Base salaries for superannuation fund executives will likely increase from new regulation that will constrain short-term bonus payouts, according to Michael Moses, a principal in Mercer’s remuneration consulting practice.
Payouts will rise as the superannuation sector becomes more tightly regulated and more difficult to operate it, he said.
“The job of all executives, including the chief executive and chief in investment officer of a super fund, will become more demanding as a result of community expectations – a new stakeholder born out of the of the banking royal commission – and continuous media risk,” he added.
“These additional challenges will make these jobs harder – especially when compared to other sectors of the economy.”
Investment Magazine’s 2020 pay survey comes just as the prudential regulator introduces a suite of reforms across the financial services sector to ensure that staff do not profit from risky investments that were made in the short term to boost performance.
Among the regulator’s new reforms, variable remuneration will be deferred for between four and seven years.
“APRA’s proposed new pay standard could very well force funds to increase base salaries to compensate for these deferrals which in some cases could push top investment chiefs and super fund bosses into the listed sector where pay packages are significantly higher,” said Moses.
The draft standard (CPS 511) on pay reform is aimed at making sure executives retain more “skin in the game”.
Under CPS511, the heads of the big banks, funds and insurers will be forced to defer more than 60 per cent of their variable pay for seven years. Investment chiefs or highly-paid material risk-takers are also likely to be required to defer 40 per cent of variable pay.
Other proposed changes to the standard include a 50 per cent cap on the contribution of financial metrics to bonuses and four-year clawback periods. However, the regulator has stated 50 per cent cap on financial metrics might change.
Overlaying this proposed new rule is the Treasury’s Financial Accountability Regime (FAR), which has extended the recommendations made by the Banking Executive Accountability Regime (BEAR) to all APRA-regulated entities. Under FAR, executives will be required to defer 40 per cent of variable pay for four years.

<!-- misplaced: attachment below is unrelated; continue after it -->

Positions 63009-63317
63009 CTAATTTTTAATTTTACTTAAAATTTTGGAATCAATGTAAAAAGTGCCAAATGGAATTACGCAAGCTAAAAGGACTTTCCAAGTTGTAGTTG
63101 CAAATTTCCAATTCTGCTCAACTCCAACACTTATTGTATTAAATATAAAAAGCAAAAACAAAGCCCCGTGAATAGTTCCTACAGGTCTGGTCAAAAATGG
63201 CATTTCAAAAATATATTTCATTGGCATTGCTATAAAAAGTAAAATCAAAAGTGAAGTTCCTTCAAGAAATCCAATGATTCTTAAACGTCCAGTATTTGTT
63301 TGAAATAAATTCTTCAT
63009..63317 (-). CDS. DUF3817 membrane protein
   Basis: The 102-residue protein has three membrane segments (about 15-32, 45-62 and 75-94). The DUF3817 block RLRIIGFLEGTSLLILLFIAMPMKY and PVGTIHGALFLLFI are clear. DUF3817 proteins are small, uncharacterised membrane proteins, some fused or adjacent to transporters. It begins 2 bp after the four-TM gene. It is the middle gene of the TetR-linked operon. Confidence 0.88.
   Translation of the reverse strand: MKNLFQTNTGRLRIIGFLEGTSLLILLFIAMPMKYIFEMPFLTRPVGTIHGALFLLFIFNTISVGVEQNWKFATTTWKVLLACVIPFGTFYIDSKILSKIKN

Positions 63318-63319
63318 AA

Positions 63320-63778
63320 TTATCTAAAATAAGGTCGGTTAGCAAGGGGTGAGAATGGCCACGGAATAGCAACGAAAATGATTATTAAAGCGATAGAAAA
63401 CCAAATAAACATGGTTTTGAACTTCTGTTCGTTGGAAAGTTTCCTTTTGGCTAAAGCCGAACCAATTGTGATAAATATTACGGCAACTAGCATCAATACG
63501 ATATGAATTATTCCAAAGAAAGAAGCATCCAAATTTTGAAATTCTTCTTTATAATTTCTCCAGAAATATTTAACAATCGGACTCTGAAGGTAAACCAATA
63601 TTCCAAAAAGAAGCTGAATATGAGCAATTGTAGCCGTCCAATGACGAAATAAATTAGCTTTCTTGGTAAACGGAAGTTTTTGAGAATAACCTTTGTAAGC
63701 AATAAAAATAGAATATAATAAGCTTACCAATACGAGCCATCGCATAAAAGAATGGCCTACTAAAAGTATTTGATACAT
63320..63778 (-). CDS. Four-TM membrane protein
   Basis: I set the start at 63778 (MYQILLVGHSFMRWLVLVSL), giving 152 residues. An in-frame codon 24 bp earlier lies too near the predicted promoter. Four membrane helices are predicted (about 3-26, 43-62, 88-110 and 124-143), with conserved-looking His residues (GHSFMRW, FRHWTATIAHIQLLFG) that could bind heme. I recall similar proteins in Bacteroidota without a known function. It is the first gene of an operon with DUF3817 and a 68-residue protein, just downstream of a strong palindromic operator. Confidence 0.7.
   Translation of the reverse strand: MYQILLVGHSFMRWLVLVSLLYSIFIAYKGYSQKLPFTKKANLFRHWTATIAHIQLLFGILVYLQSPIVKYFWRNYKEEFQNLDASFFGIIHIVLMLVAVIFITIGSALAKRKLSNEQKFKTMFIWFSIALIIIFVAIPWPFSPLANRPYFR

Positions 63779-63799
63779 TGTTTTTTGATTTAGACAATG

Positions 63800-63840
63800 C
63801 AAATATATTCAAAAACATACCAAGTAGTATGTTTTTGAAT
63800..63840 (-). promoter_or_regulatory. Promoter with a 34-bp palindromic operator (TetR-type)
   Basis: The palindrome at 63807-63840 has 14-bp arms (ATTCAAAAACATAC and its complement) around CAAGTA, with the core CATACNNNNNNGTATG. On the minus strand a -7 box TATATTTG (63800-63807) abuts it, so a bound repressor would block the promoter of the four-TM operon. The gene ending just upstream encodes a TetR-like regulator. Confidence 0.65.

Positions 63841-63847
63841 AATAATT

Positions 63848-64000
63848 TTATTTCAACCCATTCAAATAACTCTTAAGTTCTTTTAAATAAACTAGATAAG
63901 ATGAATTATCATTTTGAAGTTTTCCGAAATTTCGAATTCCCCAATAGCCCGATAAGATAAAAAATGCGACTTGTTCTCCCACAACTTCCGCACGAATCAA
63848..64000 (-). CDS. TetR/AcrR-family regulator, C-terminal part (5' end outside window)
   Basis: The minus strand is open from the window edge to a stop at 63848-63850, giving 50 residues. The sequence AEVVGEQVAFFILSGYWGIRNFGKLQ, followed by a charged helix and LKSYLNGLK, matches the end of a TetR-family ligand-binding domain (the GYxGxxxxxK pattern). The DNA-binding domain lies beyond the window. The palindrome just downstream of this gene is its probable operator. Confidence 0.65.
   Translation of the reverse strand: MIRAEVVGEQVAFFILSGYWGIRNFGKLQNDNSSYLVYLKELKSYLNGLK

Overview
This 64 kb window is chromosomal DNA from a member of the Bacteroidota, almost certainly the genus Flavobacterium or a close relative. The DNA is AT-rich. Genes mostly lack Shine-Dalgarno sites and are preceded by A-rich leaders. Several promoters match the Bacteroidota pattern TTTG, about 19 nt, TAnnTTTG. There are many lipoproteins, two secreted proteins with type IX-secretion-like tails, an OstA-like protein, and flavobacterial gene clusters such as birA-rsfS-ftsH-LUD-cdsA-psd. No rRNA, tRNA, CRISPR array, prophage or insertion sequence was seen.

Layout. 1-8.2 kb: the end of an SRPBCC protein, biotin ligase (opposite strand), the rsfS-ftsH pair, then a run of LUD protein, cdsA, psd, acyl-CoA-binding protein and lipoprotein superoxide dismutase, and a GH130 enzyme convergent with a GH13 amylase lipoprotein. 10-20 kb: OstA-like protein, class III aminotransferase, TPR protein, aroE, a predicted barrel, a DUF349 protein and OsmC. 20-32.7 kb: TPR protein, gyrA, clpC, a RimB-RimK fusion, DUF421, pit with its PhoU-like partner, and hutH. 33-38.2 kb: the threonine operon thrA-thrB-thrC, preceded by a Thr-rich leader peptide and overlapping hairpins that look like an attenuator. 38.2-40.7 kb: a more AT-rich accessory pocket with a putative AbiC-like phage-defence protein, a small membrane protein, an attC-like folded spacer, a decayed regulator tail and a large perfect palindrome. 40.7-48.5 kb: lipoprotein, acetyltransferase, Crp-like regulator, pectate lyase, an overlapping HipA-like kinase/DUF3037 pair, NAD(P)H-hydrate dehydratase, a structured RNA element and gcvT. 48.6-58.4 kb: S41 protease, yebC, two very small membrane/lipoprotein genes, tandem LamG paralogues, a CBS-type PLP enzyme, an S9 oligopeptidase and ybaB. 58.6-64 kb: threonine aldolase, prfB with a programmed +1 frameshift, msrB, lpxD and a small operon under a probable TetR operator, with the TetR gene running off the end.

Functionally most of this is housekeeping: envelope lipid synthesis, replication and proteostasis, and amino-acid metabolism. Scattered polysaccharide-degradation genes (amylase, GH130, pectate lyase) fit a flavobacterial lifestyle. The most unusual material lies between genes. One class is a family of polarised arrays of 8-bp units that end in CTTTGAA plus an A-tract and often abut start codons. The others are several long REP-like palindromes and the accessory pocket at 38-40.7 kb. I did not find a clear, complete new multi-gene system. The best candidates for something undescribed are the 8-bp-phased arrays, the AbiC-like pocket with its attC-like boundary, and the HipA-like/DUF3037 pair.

Martin Fahy, the chief executive of the Association of Superannuation Funds Australia, said they were concerned about the possible “unintended consequences of FAR in that we could see innovation driven out as compensation costs are driven up.”
“It is important that APRA does not create onerous requirements for RSE licences that would detrimentally affect their ability to compete for talent both domestically and internationally,” he said, referring to the draft APRA standard.
Overall, Mercer’s Moses is positive about the shift away from a model which incentivises executives to make short-term decisions.
“Granting higher salaries, that may compensate for these deferrals, could be a better model for superannuation funds as executives who don’t do a good job of managing them will be terminated from the role instead of simply missing out on a bonus one year,” Moses said.
“This is a move in the right direction because executives will be accountable for making decisions that historically would bump up their bonus for one year but might be detrimental to the fund long term,” he said. “There are not a lot of other mechanisms that hold back some of the short-term payouts.”
Even if executives are measured on three to five-year performances but are still being paid each year, it is still a short-term bonus, according to Moses.
“Just because short-term incentives plays are deferred, does not make them long-term incentives,” he said. “We have experience where smaller banks implementing BEAR simply locked up the deferral as cash.”